Canon's domestic camera production is offline due to a shortage of on hand parts but hopes to be back up and running by the end of this week.

          Nikon has 4 plants that are offline but they are for its precision equipment division its camera and consumer products plants are in Taiwan.

          Panasonic has several plants that handle optical sensors and camera gear offline in northern Japan there is no major damage but say they are waiting on infrastructure repair before resuming production.

          Renesas Electronics, has resumed operations at their biggest plant of the seven affected but another six are offline, 15 of their other plants in japan are still up and running and were not affected by the Tsunami.

          Shin-Etsu Chemical, the silicon wafer manufacturer that everyone is talking about has 2 of their plants offline but are trying to boost production at other plants to make up for any shortfalls.

  • by chill ( 34294 ) on Wednesday March 23, 2011 @07:46PM (#35593680) Journal

    Specifically, the one who pushed "Just In Time" for the manufacturer where I worked way back when.

    Me: "But what about catastrophic incidents with a supplier or entire region?"

    Consultant: "It doesn't happen like that. If one supplier goes down, we get from another. Entire sectors don't go down at once."

    After 10 years I can now call him up and say "Ha! I told you so!"

    • the entire business system of the world has been moving to 'just in time' / outsourcing, from airplanes to electronics to finance itself (mortgages).

      the claim is 'higher efficiences' and 'lower costs' (arbitrage im guessing is in there somewhere).

      when people talk about risks, they dont get listened to becasue they are basically saying 'we need to cut fewer costs' i.e. 'we need to make less short term profit'.

      in some industries, failure to be number 1 or 2 = complete and total failure, at least amongst certa

      • by Anonymous Coward on Wednesday March 23, 2011 @09:20PM (#35594296)

        Well, depending on the context, 'just-in-time' often is a good idea and does save money. Before shipping got reliable (and before figured out the math in WW2 and beyond), you had to maintain a fairly large stockpile of input and output at every site involved in the entire chain from raw material harvesting all the way to the storefront. Gradually we've figured out how much of a supply each location really needs on hand, so we only keep that (plus maybe a few percent more as wiggle room), thus saving the cost of the extra storage space and employees. So for example, the storefront gets one truckload a week and puts most of that directly on the shelves, instead of getting four trucks at the start of every month and putting all that in a huge back room and then gradually moving it again onto shelves over the month. Plus, the shorter storage lengths are, of course, better for things that have expiration dates, like food that spoils, or high storage costs like food that needs to be refrigerated.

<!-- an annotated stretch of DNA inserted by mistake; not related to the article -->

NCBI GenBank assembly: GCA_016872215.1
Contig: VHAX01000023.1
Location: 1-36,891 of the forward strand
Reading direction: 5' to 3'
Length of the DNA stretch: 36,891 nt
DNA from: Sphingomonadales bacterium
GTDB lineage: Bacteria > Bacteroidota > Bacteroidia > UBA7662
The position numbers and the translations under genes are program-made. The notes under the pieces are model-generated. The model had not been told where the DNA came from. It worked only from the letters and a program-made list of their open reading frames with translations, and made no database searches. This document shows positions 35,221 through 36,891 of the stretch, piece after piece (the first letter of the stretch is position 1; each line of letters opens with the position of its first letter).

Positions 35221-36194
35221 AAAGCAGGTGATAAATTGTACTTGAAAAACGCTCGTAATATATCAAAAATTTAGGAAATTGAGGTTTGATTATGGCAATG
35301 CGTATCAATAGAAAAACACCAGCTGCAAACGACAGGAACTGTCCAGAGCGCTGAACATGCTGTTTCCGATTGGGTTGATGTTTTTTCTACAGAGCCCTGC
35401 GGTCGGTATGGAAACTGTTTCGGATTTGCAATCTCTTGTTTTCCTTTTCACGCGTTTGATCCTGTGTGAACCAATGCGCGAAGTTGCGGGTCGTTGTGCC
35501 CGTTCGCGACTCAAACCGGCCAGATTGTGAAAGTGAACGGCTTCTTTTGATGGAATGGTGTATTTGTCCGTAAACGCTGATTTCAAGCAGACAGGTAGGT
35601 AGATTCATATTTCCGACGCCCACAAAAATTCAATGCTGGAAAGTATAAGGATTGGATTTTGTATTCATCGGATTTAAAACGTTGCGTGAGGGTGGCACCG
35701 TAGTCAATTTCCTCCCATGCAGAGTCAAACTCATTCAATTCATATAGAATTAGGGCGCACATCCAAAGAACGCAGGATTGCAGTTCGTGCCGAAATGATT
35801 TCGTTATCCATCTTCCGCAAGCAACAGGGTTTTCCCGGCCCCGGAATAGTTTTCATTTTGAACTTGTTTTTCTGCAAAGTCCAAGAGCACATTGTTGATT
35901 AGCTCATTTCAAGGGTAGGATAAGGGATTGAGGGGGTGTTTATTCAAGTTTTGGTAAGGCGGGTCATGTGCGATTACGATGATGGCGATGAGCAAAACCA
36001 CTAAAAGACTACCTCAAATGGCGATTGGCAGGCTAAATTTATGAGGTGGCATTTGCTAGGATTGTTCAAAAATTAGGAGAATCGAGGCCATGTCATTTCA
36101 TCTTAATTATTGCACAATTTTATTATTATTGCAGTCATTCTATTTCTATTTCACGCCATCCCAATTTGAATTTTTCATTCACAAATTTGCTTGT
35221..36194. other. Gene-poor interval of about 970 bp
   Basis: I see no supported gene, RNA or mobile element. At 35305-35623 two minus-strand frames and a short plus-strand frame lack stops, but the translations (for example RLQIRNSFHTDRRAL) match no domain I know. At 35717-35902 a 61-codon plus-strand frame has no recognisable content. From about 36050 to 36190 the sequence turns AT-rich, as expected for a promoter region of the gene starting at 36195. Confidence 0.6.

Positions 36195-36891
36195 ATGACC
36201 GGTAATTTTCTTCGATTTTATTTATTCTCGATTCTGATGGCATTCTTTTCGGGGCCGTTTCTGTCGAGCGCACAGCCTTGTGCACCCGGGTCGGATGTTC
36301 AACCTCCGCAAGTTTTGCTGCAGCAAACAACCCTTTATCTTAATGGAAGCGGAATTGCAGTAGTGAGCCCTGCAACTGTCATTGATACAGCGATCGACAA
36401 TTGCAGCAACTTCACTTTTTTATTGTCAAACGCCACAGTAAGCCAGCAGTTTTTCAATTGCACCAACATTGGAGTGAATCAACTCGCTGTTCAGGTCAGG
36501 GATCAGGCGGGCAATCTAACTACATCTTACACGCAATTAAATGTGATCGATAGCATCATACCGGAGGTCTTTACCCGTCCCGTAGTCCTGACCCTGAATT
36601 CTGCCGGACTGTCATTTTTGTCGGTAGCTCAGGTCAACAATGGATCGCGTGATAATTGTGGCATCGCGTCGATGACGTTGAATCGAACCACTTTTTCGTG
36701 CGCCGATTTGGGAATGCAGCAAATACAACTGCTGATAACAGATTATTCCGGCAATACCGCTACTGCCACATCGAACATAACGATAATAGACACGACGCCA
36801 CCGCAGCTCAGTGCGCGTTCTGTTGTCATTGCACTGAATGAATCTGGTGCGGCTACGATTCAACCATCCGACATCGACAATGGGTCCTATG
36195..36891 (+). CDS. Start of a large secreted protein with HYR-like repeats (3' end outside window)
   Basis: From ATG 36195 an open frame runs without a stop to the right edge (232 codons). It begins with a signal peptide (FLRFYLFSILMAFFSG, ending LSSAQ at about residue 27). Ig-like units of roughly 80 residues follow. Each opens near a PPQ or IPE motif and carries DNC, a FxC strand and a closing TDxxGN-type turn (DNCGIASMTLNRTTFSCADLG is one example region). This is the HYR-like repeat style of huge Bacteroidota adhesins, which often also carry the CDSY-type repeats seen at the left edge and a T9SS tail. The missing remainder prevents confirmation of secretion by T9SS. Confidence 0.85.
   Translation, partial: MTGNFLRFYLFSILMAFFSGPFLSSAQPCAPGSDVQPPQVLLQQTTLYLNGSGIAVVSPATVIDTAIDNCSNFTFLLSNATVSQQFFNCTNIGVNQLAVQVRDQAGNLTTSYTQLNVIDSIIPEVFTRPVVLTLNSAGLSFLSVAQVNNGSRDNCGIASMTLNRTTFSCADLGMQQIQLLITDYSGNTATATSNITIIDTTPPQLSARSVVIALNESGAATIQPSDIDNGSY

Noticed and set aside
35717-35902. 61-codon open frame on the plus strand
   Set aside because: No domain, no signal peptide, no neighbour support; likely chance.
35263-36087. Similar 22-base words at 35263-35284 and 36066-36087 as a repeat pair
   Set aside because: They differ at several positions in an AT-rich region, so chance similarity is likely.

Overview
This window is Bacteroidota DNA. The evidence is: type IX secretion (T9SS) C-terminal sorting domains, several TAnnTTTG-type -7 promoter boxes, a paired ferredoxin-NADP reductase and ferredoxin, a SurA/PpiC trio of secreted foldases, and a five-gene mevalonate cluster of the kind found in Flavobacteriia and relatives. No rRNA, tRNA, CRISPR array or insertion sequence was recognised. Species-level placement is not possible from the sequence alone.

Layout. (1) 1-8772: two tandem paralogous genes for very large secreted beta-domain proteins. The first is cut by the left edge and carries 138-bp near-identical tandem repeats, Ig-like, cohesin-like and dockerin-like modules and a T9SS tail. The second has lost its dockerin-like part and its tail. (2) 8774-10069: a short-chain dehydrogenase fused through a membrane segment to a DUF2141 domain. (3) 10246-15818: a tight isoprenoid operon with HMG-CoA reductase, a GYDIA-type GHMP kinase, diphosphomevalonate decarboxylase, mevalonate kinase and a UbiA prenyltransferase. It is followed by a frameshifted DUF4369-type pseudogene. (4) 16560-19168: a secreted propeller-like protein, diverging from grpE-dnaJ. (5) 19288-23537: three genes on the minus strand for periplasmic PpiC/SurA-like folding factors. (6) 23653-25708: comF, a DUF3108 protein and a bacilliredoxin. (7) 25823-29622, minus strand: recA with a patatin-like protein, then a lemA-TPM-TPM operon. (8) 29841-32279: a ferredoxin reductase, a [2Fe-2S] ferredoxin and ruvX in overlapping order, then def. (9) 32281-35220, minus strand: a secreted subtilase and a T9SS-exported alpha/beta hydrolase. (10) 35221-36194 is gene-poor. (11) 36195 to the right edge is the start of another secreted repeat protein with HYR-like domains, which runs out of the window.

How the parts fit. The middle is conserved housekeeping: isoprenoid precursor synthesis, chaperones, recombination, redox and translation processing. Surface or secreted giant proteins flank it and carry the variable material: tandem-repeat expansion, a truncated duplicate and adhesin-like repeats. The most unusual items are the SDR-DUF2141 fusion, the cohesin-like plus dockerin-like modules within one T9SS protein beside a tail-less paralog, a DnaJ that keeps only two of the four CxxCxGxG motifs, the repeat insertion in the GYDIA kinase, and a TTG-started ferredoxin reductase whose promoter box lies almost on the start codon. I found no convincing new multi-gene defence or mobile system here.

In the case to the quake/tsunami, being oldschool wouldn't have really been any better; stockpiles within japan would still have been damaged, and there would still be exactly the same supply problem once the stockpiles elsewhere were used up. (Or to reword it: the gap in the supply pipeline would still be the same size, even if the pipe was longer). Note that for this tech stuff, the stockpiles are also constrained on both ends: they can't be too small, because the shipment takes a long time to arrive from japan; but they can't be too large because the tech changes quickly, so having a large stockpile would mean starting your own production late, and then been stuck holding obsolete parts when it's time to start making the next new thing. (Or another reword: when the tech moves fast, any stockpile's value depreciates very quickly).

        • it's like the difference between having unbuffered video stream and a buffered video stream on your youtube video.

          if its unbuffered, you might get interruptions and hiccups in delivery, which destroy the experience.

          if you have buffering, it costs more resources, more memory, more code, etc, but you are guaranteed less interruption.

          now we are talking about big industries instead of a video on youtube, so people feel the impact harder, and if it is the food pipleine, people will start rioting in the street.


    • by tlhIngan ( 30335 )

      Specifically, the one who pushed "Just In Time" for the manufacturer where I worked way back when.

      I believe the originator of the JIT system is... Japan!

      I'm not sure exactly how they compensate for the disasters in the model, but many modern business methods have come out of there, including the Toyota system...